You've been waiting so long to buy a stringer, you should of already found a used one locally. Though depending on the area does help a bit. I live in So. Cal. but it took me about 6 months before I found a Flex 940 for sale in the local Craigslist. I almost bought a new one since Maxline is close by. Ended paying $275 for my slightly used 940.

Just last year, my friend picked up a used Gamma 5003, which I own now, for $400. I kinda pointed it too him, but he does not string much and owed me some money, so we traded machines.
thanks for all your answers and as well some other members.I bought a Combo 910.
I first called Maxiline just to talk to the guy and ask a few questions about a couple machines,but i couldn't understand him much,and the only thing i understood was that he would ship on Monday and would get to me on Friday.That's what happened.
The package was well done,no holes when i got it,there were a few scratches on some parts,the tray was dusty with the rubber coming off(not a big deal i already affixed it).Anyway,i am glad that i didn't have any problems with their CS,not at least for now.

Now i have some other questions for you Lakers:
I tried to calibrate it,or to measure the tension,following their procedures and it was a way off.So there is a little screw that you can use with the 4mm allen wrench for calibrating it ,that i screwed almost all the way off and played around with it.I used the cyberflash since it holds tension well to do the procedure.But i don't know if the tension got to what it was supposed to be after several times because either the string was already pre-stretched or because of my adjustments.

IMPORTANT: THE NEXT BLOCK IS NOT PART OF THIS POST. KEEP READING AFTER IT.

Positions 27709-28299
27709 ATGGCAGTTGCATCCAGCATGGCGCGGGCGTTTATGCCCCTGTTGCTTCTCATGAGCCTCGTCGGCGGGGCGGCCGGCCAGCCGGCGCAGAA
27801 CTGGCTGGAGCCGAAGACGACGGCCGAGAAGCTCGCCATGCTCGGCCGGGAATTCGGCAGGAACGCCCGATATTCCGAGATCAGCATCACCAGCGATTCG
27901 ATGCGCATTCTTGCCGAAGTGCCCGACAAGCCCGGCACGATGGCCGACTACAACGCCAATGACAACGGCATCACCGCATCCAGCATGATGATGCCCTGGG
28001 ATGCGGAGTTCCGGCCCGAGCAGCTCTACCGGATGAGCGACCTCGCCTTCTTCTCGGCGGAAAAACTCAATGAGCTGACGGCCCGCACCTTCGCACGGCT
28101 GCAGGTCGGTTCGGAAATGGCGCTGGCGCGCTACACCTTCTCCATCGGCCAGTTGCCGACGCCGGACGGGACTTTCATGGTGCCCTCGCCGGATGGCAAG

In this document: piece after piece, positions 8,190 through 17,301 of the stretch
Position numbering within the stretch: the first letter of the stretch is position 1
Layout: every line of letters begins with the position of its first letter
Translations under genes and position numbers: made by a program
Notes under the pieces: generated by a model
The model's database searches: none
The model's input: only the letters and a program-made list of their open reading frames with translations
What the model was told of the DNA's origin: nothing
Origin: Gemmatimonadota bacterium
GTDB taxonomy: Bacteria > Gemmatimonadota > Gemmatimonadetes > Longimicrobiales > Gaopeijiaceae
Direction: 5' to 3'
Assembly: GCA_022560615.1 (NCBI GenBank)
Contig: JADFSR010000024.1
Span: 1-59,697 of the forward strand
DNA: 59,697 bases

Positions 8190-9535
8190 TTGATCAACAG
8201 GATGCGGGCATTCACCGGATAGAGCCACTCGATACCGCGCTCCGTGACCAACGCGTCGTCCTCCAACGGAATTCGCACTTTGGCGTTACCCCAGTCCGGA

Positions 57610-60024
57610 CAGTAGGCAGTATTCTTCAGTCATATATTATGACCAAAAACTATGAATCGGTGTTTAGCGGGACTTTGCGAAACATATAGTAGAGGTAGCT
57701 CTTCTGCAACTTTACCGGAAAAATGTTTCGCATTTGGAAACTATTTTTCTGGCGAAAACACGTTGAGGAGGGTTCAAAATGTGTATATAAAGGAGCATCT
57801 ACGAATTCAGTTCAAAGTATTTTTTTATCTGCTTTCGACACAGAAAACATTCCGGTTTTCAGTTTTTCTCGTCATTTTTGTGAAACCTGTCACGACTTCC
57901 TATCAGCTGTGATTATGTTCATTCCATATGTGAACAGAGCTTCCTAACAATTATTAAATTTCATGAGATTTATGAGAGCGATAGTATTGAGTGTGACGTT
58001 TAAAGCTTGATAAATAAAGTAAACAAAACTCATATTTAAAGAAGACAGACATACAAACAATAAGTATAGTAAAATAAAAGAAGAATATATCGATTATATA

I only need to add some greasy to the turn table to get it rotating smoothly.
So what is the right procedure to calibrate it?
Would any kind of grease work well?
I liked the machine,not i'd only leave this one for some really advanced ones such as Babolat,Tecnifibre,Baiardo,Yonex...and that would take a long time to happen.
thanks

itsmen
03-06-2010, 06:47 PM
I have had the Flex 722 for 3 yrs and have no complaint. I had a few dozens string and it does its job well.

Buckethead
03-07-2010, 05:22 AM
I found an issue with the handle of the racket touching the string gripper.Is there any solution or adjustment i can do to take care of this issue?

babotennis10
03-07-2010, 05:41 AM
I found an issue with the handle of the racket touching the string gripper.Is there any solution or adjustment i can do to take care of this issue?

Hmmm, I don't have this issue at all...you should post pics of your new machine!

bwaid88
03-07-2010, 06:18 PM
i have a flex 940 with a wise 2086 tension head. 2 years and going strong!

Lakers4Life
03-10-2010, 12:20 PM
I found an issue with the handle of the racket touching the string gripper.Is there any solution or adjustment i can do to take care of this issue?

There is a washer you can get, my previous Flex 940 had one. It raises the turntable about 1/8th of inch.

li9ht3s0ut
03-11-2010, 12:26 AM
hawk 15. woot. old school, simple machine! strings fine for me.

downs_chris
03-11-2010, 05:55 AM
I found an issue with the handle of the racket touching the string gripper.Is there any solution or adjustment i can do to take care of this issue?